“The Joyous Cosmology – Adventures in the Chemistry of Consciousness”, by Alan Watts (1915-1973) – Preface by Daniel Pinchbeck

Joyous

Introduction by Daniel Pinchbeck

The Joyous Cosmology inevitably sends me into a state of poetic euphoria and anarchistic delight. Alan Watts wrote this wonderful little book in the early 1960s: that long-lost moment of innocence when psychedelic substances like LSD and psilocybin were starting to permeate the culture of the modern West but no final decision had yet been made on their utility or fate – or their legality. It was a time when a handful of philosopher-poets had the chance to muse on the power of these compounds — “to give some impression of the new world of consciousness which these substances reveal”, Watts wrote.

Reading it again, I can’t help but recall my first forays into the soul-unfolding and mind-opening qualities of the visionary plants and chemical catalysts. Those first trips unmasked the brittle delusions of our current culture and revealed that deeper dimensions of psychic reality were available for us to explore. Watts is such a fluid stylist — such a master of evanescent, evocative, pitch-perfect prose — that it is easy to gloss over or to entirely miss the explosive, radical, even revolutionary core of his message and meaning: the Western ego, the primacy of self that our entire civilization is intricately designed to shore up and protect, simply does not exist.

When one uses the magnifying glass or microscope provided by one of a number of chemical compounds that, Watts cannily noted, do not impart wisdom in itself but provide “the raw 
materials of wisdom,” one finds nothing fixed, stable, permanent — no essence. Only relationship, pattern, flow. Watts’s psychedelic journeys provided experiential confirmation of the core teachings of Eastern metaphysics: that the Tao is all, that consciousness is “one without a second”, that there is no doing, only infinite reciprocity and divine play.

This book retains the freshness of precocious notebook jottings. It also, almost accidentally, gives a beautiful sense of life in the dawn of the psychedelic era on the West Coast, when groups of friends would gather in backyards beside eucalyptus groves to explore together, with the gentle humor of wise children, the infinite within. “All of us look at each other knowingly, for the feeling that we knew each other in that most distant past conceals something else — tacit, awesome, almost unmentionable — the realization that at the deep center of a time perpendicular to ordinary time we are, and always have been, one”, Watts wrote. “We acknowledge the marvelously hidden plot, the master illusion, whereby we appear to be different.”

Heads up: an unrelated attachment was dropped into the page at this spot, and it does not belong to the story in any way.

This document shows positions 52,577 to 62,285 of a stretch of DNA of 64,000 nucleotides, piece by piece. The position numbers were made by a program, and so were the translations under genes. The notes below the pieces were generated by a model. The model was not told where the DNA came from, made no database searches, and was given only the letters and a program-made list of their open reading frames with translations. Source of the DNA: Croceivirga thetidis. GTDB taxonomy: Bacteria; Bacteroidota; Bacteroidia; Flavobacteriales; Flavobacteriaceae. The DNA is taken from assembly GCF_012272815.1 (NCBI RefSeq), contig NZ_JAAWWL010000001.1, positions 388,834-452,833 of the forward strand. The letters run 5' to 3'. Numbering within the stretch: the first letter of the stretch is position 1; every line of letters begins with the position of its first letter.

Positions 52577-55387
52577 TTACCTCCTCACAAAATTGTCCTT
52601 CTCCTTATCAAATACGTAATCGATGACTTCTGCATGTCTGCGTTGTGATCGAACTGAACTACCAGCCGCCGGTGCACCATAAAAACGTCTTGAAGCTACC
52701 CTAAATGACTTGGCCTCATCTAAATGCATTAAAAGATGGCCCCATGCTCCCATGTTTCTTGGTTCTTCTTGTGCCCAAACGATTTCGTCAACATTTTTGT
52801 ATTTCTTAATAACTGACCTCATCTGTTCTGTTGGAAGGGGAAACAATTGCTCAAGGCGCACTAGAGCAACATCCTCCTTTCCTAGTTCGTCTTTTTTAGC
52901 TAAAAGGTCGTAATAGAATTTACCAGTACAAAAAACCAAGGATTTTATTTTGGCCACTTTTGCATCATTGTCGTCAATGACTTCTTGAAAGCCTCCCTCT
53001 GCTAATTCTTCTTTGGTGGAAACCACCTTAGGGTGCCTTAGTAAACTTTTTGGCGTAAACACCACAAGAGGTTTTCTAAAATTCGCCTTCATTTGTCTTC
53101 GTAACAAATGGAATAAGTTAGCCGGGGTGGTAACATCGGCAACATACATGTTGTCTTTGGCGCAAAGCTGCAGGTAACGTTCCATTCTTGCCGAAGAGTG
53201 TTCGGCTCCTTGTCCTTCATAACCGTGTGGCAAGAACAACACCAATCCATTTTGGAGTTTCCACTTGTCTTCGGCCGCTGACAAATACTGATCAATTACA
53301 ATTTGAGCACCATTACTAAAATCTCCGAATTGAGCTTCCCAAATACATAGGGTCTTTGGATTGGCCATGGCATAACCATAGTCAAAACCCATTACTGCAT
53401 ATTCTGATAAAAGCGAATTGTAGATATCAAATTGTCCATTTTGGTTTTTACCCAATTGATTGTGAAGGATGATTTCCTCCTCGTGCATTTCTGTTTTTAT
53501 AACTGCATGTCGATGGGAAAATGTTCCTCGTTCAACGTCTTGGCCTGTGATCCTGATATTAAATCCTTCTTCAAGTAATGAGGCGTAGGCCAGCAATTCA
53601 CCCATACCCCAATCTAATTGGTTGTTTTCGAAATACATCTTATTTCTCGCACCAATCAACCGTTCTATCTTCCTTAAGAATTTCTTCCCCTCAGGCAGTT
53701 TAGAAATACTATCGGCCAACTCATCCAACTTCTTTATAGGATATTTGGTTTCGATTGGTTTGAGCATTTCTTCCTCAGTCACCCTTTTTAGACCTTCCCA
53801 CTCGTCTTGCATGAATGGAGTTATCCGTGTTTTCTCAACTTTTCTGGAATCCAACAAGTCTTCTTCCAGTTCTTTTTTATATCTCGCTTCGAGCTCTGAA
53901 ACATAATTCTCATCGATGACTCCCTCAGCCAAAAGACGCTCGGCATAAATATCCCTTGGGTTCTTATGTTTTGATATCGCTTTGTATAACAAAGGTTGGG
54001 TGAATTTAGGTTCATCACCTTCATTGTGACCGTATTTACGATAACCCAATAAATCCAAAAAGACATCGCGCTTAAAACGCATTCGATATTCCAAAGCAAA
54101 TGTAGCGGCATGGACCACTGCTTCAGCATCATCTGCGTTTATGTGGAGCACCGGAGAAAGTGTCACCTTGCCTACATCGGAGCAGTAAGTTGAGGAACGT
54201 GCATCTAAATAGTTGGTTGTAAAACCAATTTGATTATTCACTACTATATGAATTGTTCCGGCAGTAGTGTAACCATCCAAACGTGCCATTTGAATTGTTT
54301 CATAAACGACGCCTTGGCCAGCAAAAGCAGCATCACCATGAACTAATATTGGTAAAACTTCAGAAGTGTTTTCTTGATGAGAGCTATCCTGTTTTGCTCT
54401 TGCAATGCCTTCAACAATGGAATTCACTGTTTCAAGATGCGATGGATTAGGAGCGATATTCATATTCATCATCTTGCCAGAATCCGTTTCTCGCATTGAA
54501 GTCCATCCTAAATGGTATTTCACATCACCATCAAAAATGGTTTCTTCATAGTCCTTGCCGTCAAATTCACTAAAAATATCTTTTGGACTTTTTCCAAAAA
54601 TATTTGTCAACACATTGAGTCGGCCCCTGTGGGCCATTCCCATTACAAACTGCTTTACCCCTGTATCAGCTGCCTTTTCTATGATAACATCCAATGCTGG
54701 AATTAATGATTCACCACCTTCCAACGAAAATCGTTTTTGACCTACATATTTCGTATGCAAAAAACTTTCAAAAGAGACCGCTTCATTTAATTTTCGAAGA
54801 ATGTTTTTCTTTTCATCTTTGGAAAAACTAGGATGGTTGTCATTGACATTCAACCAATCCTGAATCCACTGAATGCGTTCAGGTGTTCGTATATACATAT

Over the past forty or so years, we have suffered from the cultural delusion — put forth by a corporate media and government working overtime to keep consciousness locked up, as our industries suck the lifeblood from our planet — that the psychedelic revolution of the 1960s was a failure. Revisiting Watts’s Joyous Cosmology reminds me that the psychedelic revolution has barely begun. The journey inward is the great adventure that remains for humanity to take together. As long as we refuse to turn our attention to the vast interior dimensions of the Psyche — “The Kingdom of God is within” — we will continue to exhaust the physical resources of the planet, cook the atmosphere, and mindlessly exterminate the myriad plant, animal, and insect species who weave the web of life with us.

When on psychedelics, we tend to find that each moment takes on archetypal, timeless, mythological significance. At one point, Watts and his friends enter into a garage full of trash, where they collapse with helpless laughter. “The culmination of civilization in monumental heaps of junk is seen, not as thoughtless ugliness, but as self-caricature — as the creation of phenomenally absurd collages and abstract sculptures in deliberate but kindly mockery of our own pretensions.” Our civilization mirrors the “defended defensiveness” of the individual ego, which fortifies itself against the revelation of interdependence and interconnectivity, the plenitude and emptiness of the void.

We are lucky to have Watts’s testament of his encounters: The Joyous Cosmology is a carrier wave of information and insight, which has lost none of its subtlety, suppleness, or zest. It is also an expression of a larger culture process, one that is unfolding over the course of decades, through a “War on Drugs” that is secretly a war on consciousness.

Dr. Thomas B. Roberts, author of The Psychedelic Future of the Mind, among other works, has proposed that the rediscovery of entheogens by the modern West in the mid-twentieth century was the beginning of a “second Reformation”, destined to have repercussions at least as profound as those of the first one. In the first Reformation, the Bible was translated into the common vernacular, printed, and mass-produced, providing direct access to the “word of God”, which had previously been protected by the priests. With psychedelics, many people now have direct and unmediated access to the mystical and visionary experience, instead of reading about it in musty old tomes. As Watts’s scintillating prose makes clear – and all appearances to the contrary – the future will be psychedelic, or it will not be.